People are neither linear nor consistent. Especially when we are connected to devices with which we research, interact, transact and complain anytime, anywhere. The only part that is somewhat linear is when we put something in the shopping basket, make a purchase, and keep or return the item. So, this timeline view, in my opinion, is just a good guideline. We need to look at the customer journey from the customer’s angle, as well.

Understanding customer behavior is indeed a tricky business, as it requires multiple types of data. If we simplify it, we may put the key variables into three major categories. For a 3-dimensioal view (as I often do in a discussion), put your left hand out and assign each of the following dimensions to your thumb, index finger and the middle finger:

  • Behavioral Data: What they showed interest in, browsed, researched, purchased, returned, subscribed to, etc. In short, what they actually did.
  • Demographic Data: What they look like, in terms of demographic and geo-demographic data, such as their age, gender, marital status, income, family composition, type of residence, lifestyle, etc.
  • Attitudinal Data: Their general outlook on life, religious or political beliefs, priorities in life, reasons why they like certain things, purchase habits, etc.

One may say these data types are highly correlated to each other, and more often than not, they are indeed highly correlated. But not exactly so, and not all the time. Just because one keeps purchasing luxury items or spending time and money on expensive activities, and he is enjoying a middle-age life style living in posh neighborhood, we can’t definitely claim that he is politically conservative. Sometimes we just have to stop and ask the person.

On top of that, what people say they do and what they actually do are often not the same. Hence, these three independent axis of data types to describe a person.

If we have all three types of data about a person, prediction of that person’s intention — or his journey for commercial purposes or otherwise — will become incredibly accurate. But, unfortunately for marketers, asking “everyone about everything” simply isn’t feasible.

Even the most thorough survey is based on a relatively small sample response. One great thing about traditional primary research is that we often get to know who the respondents are. On the other hand, if we rely on social media to “listen,” we get to have opinions from far more people. But the tricky part there is that we don’t get to know who is speaking, as PII (personally identifiable information) is heavily guarded by the social media handlers. Basically, it isn’t easy to connect the dots completely when it comes to attitudinal data. (Conversely, connecting the dots between the behavioral data and demographic data is much simpler, provided with a decent data collection mechanism.)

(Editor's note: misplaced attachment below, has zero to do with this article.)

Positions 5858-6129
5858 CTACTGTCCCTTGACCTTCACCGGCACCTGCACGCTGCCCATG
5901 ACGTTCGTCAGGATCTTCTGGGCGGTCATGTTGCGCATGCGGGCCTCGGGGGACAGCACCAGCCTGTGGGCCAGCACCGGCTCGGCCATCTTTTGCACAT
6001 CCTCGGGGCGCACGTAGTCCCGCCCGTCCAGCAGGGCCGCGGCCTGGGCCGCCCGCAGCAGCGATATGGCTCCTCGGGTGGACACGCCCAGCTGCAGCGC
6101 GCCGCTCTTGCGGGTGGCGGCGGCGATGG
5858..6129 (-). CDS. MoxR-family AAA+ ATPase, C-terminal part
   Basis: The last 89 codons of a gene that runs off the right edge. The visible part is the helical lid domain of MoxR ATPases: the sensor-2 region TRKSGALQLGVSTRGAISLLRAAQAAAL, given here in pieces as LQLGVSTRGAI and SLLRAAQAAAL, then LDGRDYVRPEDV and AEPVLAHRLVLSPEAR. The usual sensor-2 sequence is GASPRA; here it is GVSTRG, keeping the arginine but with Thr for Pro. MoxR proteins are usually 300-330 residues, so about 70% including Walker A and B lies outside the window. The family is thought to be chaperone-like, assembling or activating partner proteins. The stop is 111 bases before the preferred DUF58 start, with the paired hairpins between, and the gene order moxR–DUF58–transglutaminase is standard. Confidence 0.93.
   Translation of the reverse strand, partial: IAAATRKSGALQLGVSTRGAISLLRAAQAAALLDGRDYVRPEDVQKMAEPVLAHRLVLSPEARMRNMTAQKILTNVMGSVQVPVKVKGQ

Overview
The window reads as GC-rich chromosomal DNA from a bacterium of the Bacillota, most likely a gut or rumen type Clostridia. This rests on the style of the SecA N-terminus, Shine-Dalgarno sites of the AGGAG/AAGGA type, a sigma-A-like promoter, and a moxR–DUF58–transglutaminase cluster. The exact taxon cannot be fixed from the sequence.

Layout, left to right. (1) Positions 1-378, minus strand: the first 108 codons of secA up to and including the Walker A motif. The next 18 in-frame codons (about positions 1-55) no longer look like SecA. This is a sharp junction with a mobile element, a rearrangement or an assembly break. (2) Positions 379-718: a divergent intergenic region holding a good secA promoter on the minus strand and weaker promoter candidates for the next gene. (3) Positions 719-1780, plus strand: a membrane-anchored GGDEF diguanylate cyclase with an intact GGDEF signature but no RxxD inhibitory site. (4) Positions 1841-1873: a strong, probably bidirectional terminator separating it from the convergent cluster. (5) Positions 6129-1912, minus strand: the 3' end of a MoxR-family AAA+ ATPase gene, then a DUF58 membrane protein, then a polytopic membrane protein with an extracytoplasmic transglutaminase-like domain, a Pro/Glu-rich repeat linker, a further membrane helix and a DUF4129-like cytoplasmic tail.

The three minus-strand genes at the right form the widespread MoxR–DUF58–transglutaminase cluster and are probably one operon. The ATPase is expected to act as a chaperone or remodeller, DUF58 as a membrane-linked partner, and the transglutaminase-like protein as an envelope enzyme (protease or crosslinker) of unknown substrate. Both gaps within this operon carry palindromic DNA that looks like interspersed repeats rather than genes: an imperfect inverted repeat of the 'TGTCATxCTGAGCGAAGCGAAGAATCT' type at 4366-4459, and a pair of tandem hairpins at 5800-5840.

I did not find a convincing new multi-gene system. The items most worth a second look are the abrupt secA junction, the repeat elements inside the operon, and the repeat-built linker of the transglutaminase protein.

Now let’s go back to the timeline view of the customer journey for an initial framework. Let’s list the key items in a general order for a simpler breakdown (though things may not be totally linear nowadays), and examine types of data available in each stage. The goal here is to find the point of entry for this difficult task of understanding the “end-to-end” customer journey in the most comprehensive way.

Listing typical data types associated with these entries:

  1. Awareness: Source (where from), likes/followings, clicks other digital trails, survey results, social media data, etc.
  2. Research: Browsing data, search words/search results, browsing length, page/item views, chats, etc.
  3. Engagement: Shopping basket data, clicks, chats, sales engagements, other physical trails at stores, etc.
  4. Transaction: Product/service (items purchased), transaction date, transaction amount, delivery date, transaction channel, payment method, region/store, discounts, renewals, cancelations, etc.
  5. Feedback: Returns, complaints and resolutions, surveys, social media data, net promotor score, etc.
  6. Repeat-purchase: Transaction data summarized on a customer level. The best indicator of loyalty.

Now, looking back at the three major types of data, let’s examine these data related to journey stages in terms of the following criteria:

  • Quality: Are data useful for explaining customer behaviors and predicting their next moves and future values? To explain their motives?
  • Availability: Do you have access to the data? Are they readily available in usable forms?
  • Coverage: Do you have the data just for some customers, or for the most of them?
  • Consistency: Do you get to access the data at all times, or just once in a while? Are they in consist forms? Are they consistently accurate?